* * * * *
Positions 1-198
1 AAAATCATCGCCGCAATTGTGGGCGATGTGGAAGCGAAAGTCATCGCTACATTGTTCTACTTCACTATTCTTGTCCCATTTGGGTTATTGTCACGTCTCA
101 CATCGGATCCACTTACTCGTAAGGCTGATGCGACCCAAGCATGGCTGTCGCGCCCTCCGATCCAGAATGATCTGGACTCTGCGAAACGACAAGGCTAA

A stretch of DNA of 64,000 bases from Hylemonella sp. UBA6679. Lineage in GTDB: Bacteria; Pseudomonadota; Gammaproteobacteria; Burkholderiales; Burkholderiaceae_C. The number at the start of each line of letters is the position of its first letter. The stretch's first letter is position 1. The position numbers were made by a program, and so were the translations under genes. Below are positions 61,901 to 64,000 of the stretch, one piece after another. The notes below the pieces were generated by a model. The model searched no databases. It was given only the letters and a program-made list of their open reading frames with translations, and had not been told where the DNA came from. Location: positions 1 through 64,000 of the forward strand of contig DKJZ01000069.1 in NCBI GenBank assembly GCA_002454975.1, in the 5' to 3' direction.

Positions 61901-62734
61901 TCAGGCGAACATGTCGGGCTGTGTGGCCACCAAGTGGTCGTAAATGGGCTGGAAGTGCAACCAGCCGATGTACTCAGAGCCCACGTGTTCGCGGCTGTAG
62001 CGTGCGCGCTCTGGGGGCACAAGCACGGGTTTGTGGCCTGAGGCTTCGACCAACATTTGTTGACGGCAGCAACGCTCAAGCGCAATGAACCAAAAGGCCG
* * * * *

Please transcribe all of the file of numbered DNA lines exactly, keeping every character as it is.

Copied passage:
Positions 1-198
1 AAAATCATCGCCGCAATTGTGGGCGATGTGGAAGCGAAAGTCATCGCTACATTGTTCTACTTCACTATTCTTGTCCCATTTGGGTTATTGTCACGTCTCA
101 CATCGGATCCACTTACTCGTAAGGCTGATGCGACCCAAGCATGGCTGTCGCGCCCTCCGATCCAGAATGATCTGGACTCTGCGAAACGACAAGGCTAA

A stretch of DNA of 64,000 bases from Hylemonella sp. UBA6679. Lineage in GTDB: Bacteria; Pseudomonadota; Gammaproteobacteria; Burkholderiales; Burkholderiaceae_C. The number at the start of each line of letters is the position of its first letter. The stretch's first letter is position 1. The position numbers were made by a program, and so were the translations under genes. Below are positions 61,901 to 64,000 of the stretch, one piece after another. The notes below the pieces were generated by a model. The model searched no databases. It was given only the letters and a program-made list of their open reading frames with translations, and had not been told where the DNA came from. Location: positions 1 through 64,000 of the forward strand of contig DKJZ01000069.1 in NCBI GenBank assembly GCA_002454975.1, in the 5' to 3' direction.

Positions 61901-62734
61901 TCAGGCGAACATGTCGGGCTGTGTGGCCACCAAGTGGTCGTAAATGGGCTGGAAGTGCAACCAGCCGATGTACTCAGAGCCCACGTGTTCGCGGCTGTAG
62001 CGTGCGCGCTCTGGGGGCACAAGCACGGGTTTGTGGCCTGAGGCTTCGACCAACATTTGTTGACGGCAGCAACGCTCAAGCGCAATGAACCAAAAGGCCG